Surfing, like all sports, has a professional league. The ASP, the Association of Surfing Professionals, is the governing body over professional surfing. The ASP creates the rules and regulations for contest surfing and also hosts the actual competitions themselves. To become a professional surfer, you just have to be good enough to have a company pay you to surf for them. Once they pay you to surf, they become your sponsor. As your sponsor, they hook you up with all of the right equipment and allow you to take surf trips to exotic locations. They also allow you to enter contests so you can compete and advertise their brand to the world. As a professional surfer though, you do not have to compete in contests. Some surfers believe contests are against the true spirit of surfing and refuse to compete in them. Surfers, such as Jamie O’ Brien and Bruce Irons, have made a living free surfing for a living. They will only compete in contests that are close to home. (If you are free surfing, you are not surfing in a contest. You are simply surfing for fun.)
The ASP is separated into divisions like the MLB. There is a major league, the WCT or World Championship Tour, and a minor league, the QT or Qualifying Tour. The WCT only has 11 events all season and is only composed of the top 34 surfers in the world. Here is a copy of this years schedule:
The QT has hundreds of events all over the world and thousands of surfers. Each event is given a star ranking, indicating its difficulty and value to the points system (which we will go into more detail in later). A one star event is considered the weakest, and generally gives you the fewest points. A six star event is considered the most difficult and therefore gives out the most points. If you are on the QT and want to be on the WCT, you have to finish in the top ten points for non WCT competitors. This means you have to compete in and win many six star events because they give the most points. You may be wondering what spots these ten lucky surfers get to take when the go up to the WCT. Each year at the end of the season, the ASP kicks the bottom ten surfers off of the World Tour and makes them re-earn their spot on the tour. The top 22 surfers are safe from elimination and are kept on the tour. The last two surfers in the WCT are wildcards given to surfers who may have suffered an injury or had something that prevented them from surfing.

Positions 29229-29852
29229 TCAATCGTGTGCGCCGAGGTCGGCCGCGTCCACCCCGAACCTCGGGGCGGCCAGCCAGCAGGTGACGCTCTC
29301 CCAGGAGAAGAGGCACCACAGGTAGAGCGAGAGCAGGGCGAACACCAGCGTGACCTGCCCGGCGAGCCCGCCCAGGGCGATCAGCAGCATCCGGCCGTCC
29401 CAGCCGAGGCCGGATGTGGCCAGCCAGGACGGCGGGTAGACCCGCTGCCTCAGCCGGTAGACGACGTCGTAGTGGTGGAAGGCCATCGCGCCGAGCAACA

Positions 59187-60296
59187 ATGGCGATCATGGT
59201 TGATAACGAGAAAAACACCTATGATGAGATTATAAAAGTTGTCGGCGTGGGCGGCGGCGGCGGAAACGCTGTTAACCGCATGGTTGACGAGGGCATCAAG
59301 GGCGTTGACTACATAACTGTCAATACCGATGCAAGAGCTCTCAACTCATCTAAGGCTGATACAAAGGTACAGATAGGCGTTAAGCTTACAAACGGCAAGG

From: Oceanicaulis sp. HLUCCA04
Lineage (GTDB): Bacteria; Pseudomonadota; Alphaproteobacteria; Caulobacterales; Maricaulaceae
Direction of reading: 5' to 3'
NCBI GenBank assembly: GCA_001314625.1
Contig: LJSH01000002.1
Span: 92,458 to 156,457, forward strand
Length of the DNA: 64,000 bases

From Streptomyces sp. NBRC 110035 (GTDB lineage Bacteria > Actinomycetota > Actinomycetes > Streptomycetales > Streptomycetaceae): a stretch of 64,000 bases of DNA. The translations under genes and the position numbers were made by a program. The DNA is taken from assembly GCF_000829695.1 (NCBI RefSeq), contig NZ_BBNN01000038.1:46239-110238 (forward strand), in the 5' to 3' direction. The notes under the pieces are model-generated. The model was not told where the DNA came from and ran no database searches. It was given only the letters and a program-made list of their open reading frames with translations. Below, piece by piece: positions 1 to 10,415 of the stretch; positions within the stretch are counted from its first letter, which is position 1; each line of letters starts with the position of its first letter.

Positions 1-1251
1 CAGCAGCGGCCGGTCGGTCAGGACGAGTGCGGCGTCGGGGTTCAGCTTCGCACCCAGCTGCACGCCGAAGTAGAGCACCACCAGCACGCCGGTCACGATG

The structure of the WCT is as follows. There are eleven events throughout the season. These events are held in places throughout the world. Every continent except for Asia and Antarctica has a WCT event. Each event has a set number of surfers in it and are all designed the same way. A basic structure for an event is as follows. When surfers compete, they surf in heats. These heats are generally about 30 minutes long and you are judged on your surfing. The better the wave you ride, the better the score you earn. Your top two scores from your heat are then added together and the surfer with the highest score wins and therefore moves on. There are generally 36 surfers in each WCT event and surfers are seeded (ranked) into an event by their place on the WCT rankings. The first round of the event is twelve heats of three groups of surfers. These heats are not elimination heats, meaning even if you lose, you are still able to continue competing. The winner moves on to round three and the two losers move to round two. In round two, there are twelve heats, however these heats become elimination heats. The winners move on and the losers are knocked out. This trend continues through round three, where there is also twelve heats. In round four, the heats go back to the trend in round one, there are four heats of three surfers. These heats are not elimination heats. The winner of these heats go into the quarterfinals, and the losers go into round five. Round five is another elimination heat, the winners move to the quarterfinals and the losers are out of the event. The rest of the events, quarterfinals, semifinals, and finals are all heats with two surfers, winner goes on, loser is eliminated, until there is one surfer left. The surfer left is the winner of the event. Here is an example of a heat draw. Flip back or forward to slide 26. It will make more sense of what I tried to verbalize in the paragraph above. This draw is from the Hurley Pro Trestles earlier this year.
You earn points depending on where you finish in the event. The closer you are to winning, the more points you earn. If you are knocked out of the event early, you do not earn as many points. The surfer at the end of the season with the most points is declared the champion of the WCT for that year. As I said before, the top 22 surfers stay on the tour after a season, and the bottom ten are dropped off of the tour and ten new surfers are brought in. In a future post, I will go into the morality of professional surfing and why surfers like Jamie O’Brien and Bruce Irons disagree with it so much.
Here is a copy of an old heat from Kelly Slater. To get to it, you just need to chose “Men’s Event, then for round pick the quarterfinals, then for the heat pick Kelly Slater v. Sebastien Zietz. There you can watch a whole heat to try and understand it better and you can also watch good surfing because Kelly Slater earned a perfect 20 in this heat.
Edit: This post looked really blah as I read back over it so I am going to add some pictures from a couple of the events this year.